• The intermediate lobe, in the case of humans, doesn’t exist as a distinct anatomical structure but remains as a part of the anterior pituitary.
  • The two lobes of the gland differ from each other in their functions, anatomical structures, and embryological origin.
  • The anterior pituitary is composed of glandular epithelium with cells having secretory functions.
  • The posterior pituitary is composed of neurons that do not secrete their own hormone but act as a region of hormone storage.
  • The anterior pituitary contains five different types of cells, each of which secretes a different hormone. Most of the space in the anterior pituitary is covered by somatotrophs.
  • Even though the posterior pituitary doesn’t have secretory units, the hormones are brought into this region for activation.
  • Once in the posterior pituitary, the precursor protein of the hormone is cleaved to form the hormone.

Hormones of Pituitary Gland

The anterior pituitary secretes six different hormones, and the posterior pituitary secretes two hormones.

Hormones of the hypothalamus and pituitary gland
Hormones of the hypothalamus and pituitary gland

1. Growth Hormone

  • Growth hormone is produced by the somatotropic cells of the anterior lobe. The growth hormone is thus, also called somatotropin.
  • The hormone is an anabolic or tissue-building hormone that has metabolic and growth-inducing functions.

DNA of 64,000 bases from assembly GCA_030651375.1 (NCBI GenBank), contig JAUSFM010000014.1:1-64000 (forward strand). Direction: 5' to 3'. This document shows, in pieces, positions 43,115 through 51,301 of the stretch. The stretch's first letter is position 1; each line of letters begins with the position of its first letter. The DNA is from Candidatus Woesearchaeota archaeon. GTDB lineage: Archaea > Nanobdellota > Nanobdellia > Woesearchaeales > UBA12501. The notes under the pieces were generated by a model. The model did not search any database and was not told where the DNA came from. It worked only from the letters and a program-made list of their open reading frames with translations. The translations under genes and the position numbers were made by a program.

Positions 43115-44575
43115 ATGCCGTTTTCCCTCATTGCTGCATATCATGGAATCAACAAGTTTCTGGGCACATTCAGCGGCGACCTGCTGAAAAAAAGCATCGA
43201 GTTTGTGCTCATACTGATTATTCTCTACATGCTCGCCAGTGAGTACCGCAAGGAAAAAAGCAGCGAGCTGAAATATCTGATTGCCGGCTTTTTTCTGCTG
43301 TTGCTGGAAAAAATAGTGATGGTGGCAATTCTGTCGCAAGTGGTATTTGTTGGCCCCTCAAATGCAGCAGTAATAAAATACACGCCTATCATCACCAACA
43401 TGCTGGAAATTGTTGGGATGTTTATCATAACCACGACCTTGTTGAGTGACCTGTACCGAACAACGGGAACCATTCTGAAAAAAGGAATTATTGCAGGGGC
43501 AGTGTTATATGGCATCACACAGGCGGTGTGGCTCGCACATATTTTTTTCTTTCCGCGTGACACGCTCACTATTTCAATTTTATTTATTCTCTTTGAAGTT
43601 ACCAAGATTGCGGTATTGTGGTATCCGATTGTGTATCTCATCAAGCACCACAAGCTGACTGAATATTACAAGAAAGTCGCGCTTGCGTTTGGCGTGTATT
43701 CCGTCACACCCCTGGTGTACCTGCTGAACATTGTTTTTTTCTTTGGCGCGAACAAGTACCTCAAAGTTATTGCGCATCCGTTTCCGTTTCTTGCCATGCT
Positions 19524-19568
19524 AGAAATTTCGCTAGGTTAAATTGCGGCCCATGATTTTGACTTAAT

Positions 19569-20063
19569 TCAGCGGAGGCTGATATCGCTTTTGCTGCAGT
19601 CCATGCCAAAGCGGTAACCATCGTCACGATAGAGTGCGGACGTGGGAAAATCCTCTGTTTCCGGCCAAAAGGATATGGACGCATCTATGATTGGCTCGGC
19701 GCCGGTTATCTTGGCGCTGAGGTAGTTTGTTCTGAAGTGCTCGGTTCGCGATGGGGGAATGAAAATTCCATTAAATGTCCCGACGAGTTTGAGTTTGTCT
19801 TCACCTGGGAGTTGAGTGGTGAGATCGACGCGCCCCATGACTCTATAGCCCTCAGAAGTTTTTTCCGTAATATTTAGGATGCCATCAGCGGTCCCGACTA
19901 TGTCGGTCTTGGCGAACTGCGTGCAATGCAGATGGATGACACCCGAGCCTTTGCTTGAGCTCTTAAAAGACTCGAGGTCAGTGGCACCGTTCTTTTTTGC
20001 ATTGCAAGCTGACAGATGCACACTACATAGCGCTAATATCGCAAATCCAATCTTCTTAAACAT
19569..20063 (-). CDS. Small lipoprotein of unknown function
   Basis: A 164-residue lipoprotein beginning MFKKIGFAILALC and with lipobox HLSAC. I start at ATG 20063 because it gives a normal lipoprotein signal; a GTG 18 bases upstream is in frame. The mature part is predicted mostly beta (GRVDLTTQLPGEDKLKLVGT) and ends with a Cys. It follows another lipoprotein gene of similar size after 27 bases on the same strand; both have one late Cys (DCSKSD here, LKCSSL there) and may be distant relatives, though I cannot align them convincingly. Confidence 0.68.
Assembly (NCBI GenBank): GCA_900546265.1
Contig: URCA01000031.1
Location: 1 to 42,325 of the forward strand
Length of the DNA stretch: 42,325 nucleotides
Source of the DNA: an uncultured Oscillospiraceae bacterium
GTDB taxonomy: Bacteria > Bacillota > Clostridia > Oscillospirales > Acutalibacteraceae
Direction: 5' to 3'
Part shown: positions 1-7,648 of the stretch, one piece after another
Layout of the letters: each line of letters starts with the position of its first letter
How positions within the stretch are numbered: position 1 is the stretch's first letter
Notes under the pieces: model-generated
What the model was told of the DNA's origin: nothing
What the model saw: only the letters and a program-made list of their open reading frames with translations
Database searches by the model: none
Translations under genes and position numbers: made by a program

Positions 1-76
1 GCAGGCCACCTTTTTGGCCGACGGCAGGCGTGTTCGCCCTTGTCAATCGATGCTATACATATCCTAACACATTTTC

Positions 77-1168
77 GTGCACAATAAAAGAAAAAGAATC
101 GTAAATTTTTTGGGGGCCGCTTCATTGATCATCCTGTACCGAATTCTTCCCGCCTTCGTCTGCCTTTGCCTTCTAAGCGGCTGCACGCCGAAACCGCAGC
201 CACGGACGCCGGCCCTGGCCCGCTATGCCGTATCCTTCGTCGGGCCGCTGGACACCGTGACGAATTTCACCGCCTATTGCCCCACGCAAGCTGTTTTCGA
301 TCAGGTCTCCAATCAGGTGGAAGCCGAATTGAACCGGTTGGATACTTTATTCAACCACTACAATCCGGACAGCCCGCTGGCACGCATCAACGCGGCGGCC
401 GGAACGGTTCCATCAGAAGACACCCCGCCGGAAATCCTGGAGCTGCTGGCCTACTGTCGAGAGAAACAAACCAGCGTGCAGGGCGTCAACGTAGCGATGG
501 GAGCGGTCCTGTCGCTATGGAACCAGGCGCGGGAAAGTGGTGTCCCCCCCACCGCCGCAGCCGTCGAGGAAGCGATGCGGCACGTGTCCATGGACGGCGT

• Growth hormones exert a wide range of direct and indirect effects on metabolism and other cellular functions.
  • Growth hormone is responsible for the mobilization of fat in the body by increasing the levels of fatty acids. Growth hormone from the pituitary also affects the glycogen breakdown and the release of glucose into the blood.
  • The hormone is also involved in growth-enhancing effects by the formation of a group of growth-promoting proteins called insulin-like growth factors.
  • These proteins influence cell division and differentiation in organs like the liver, skeletal muscle, bones and connective tissues.
  • The secretion of growth hormone by the anterior pituitary is regulated by two hypothalamic hormones; growth hormone-releasing hormone and growth hormone-inhibiting hormone.

2. Thyroid Stimulating hormone

  • Thyroid-stimulating hormone is a hormone that stimulates the development of the thyroid gland and the secretion of thyroid hormones. The hormone is a tropic hormone and is also called thyrotropin.
  • Like in the case of growth hormone, the activity and secretion of the thyroid-stimulating hormone are influenced by the thyrotropin-releasing hormone from the hypothalamus.
  • Besides, the growth hormone-inhibiting hormone of the hypothalamus also affects the activity of this hormone.
  • The release of the regulatory hormone, in turn, is controlled by the levels of thyroid hormones in the blood.

3. Adrenocorticotropic Hormone

  • Adrenocorticotropic hormone or ACTH is secreted by the anterior pituitary that regulates the release of adrenocortical hormones by the adrenal gland.